Thursday, October 08, 2009

New in Paperback: The Right Mistake by Walter Mosley

The Right Mistake (Basic Civitas) begins:
“Yeah, brothah,” Billy Psalms said before he downed half a paper cup of Blue Angel red wine, “Freddy Bumpus made a big mistake when he married Vanessa Tremont.”

“Vanessa Tremont.” Martin Orr repeated the words lustfully, licking his lips and
moving his head to silent music.

The other men sitting around Socrates’ card table nodded and raised their paper cups in a toast.
Whether you love or hate Walter Mosley’s work (and these days it seems, there are more people who love it than those who do not) you have to admit: the man knows just how to plop you right into the middle of a scene. It’s one of the enjoyable things about just about any Mosley book. His characters are never wooden. They race across the page. They live, they breathe. And, sometimes, they die.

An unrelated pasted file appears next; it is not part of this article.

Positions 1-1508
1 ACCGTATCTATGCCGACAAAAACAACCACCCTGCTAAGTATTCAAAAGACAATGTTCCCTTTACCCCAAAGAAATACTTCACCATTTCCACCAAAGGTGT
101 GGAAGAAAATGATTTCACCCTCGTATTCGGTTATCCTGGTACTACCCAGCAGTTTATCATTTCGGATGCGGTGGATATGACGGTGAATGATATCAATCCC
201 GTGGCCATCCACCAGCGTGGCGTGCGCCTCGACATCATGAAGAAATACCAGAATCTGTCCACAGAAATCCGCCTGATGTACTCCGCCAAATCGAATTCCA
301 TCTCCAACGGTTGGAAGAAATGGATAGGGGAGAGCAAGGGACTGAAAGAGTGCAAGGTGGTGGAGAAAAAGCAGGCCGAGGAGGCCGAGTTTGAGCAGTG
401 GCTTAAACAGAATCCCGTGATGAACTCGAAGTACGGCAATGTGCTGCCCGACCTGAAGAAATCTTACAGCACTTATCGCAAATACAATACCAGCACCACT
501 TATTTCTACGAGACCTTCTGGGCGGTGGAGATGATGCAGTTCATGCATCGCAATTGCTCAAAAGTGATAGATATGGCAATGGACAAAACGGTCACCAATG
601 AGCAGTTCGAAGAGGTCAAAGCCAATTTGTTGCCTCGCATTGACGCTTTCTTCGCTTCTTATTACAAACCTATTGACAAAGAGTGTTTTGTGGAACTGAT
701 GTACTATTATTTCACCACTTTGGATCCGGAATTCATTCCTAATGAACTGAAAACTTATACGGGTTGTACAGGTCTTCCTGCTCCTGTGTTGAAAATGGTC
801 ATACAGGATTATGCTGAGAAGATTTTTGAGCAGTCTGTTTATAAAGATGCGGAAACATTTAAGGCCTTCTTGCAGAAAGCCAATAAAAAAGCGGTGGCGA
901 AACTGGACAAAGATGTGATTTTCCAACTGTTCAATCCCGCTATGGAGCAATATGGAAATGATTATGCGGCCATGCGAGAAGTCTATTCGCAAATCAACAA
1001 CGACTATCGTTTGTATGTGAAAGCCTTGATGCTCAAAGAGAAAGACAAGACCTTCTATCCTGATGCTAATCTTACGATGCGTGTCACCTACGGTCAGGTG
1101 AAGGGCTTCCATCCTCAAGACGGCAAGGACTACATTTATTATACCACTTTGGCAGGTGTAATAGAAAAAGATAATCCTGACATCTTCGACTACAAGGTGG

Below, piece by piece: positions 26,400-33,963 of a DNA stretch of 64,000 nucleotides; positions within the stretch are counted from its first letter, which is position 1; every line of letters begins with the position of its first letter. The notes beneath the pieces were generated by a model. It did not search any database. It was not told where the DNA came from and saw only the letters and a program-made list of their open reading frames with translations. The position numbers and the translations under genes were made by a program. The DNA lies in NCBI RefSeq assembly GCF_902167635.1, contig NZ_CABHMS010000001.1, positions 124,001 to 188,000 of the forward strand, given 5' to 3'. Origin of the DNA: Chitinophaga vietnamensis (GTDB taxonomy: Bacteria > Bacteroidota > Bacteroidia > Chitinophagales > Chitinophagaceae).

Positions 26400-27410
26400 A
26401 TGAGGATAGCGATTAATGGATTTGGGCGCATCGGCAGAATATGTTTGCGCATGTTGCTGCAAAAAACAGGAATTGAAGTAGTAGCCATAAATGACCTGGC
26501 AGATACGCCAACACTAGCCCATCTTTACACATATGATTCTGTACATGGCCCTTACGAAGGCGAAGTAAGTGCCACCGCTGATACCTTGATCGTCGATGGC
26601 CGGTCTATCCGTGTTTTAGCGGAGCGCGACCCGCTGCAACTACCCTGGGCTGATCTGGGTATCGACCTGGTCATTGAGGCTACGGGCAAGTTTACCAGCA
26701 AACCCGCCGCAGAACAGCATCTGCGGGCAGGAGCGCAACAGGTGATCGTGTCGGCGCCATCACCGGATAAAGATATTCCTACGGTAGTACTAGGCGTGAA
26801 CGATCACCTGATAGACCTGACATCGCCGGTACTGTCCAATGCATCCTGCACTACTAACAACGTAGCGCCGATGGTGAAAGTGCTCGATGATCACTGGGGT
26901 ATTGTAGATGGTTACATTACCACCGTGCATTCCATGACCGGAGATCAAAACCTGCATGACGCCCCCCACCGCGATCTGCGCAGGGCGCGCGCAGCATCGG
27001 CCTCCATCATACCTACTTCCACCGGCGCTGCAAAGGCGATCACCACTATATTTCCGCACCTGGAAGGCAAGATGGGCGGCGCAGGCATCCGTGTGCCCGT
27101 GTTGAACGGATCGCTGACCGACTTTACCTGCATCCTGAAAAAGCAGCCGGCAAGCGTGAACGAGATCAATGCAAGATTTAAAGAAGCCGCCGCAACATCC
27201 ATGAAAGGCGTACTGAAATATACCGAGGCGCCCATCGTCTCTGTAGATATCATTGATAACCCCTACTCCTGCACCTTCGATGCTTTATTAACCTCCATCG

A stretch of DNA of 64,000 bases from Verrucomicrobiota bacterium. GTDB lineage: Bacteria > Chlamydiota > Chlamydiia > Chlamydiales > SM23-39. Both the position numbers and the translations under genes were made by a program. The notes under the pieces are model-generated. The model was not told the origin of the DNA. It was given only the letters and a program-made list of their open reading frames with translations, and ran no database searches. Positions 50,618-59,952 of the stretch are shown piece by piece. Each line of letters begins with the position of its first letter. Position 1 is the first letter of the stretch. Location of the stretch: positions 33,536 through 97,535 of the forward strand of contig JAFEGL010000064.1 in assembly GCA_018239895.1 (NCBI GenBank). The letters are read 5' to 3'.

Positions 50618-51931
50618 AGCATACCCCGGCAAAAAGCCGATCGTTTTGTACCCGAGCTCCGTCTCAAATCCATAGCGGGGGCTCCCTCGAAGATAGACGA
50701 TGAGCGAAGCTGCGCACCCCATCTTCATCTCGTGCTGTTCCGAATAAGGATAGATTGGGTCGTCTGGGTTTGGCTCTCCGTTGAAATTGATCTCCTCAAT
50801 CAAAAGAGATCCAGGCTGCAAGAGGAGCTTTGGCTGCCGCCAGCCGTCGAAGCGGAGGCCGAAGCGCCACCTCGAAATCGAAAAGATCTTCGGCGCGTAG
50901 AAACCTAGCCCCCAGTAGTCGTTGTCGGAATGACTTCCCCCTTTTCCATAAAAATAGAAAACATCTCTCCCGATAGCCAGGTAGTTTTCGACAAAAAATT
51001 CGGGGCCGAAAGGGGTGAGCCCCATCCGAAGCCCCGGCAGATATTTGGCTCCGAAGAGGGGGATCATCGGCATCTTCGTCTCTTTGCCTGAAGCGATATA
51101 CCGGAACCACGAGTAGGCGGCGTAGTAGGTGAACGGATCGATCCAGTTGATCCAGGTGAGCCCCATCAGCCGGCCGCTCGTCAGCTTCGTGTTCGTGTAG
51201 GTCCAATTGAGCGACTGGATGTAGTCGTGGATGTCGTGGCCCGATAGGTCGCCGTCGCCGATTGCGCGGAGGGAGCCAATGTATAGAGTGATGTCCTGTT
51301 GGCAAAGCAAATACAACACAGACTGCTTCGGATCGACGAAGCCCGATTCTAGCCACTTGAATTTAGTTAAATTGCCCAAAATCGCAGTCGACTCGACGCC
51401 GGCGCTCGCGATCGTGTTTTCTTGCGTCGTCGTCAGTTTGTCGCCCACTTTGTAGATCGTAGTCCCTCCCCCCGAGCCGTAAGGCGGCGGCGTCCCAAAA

Fewer people die in The Right Mistake: The Further Philosophical Investigations of Socrates Fortlow than in some other Mosley novels. That might even be why this book has not received the attention that’s been given to other recent releases by this author. It’s a thoughtful book, in many ways, focused as it is on a group that Socrates and his friend, Billy Psalms, put together and call the “Thinkers Club.” Made up of people from many walks, together they ponder life’s big questions and Socrates -- ever the philosopher -- encourages the Thinkers to look closely at issues of personal and social responsibility as they bring change to the world and themselves.

I know, right? Not the stuff of which bestsellers are made. And yet, The Right Mistake is thought-provoking fiction. Even, sometimes, compelling.

“In the face of gangs, drugs, poverty and racism,” Publishers Weekly wrote in a starred review, “Mosley poses the deceptively simple question -- ‘What can I do?’ -- and provides a powerful and moving answer.”

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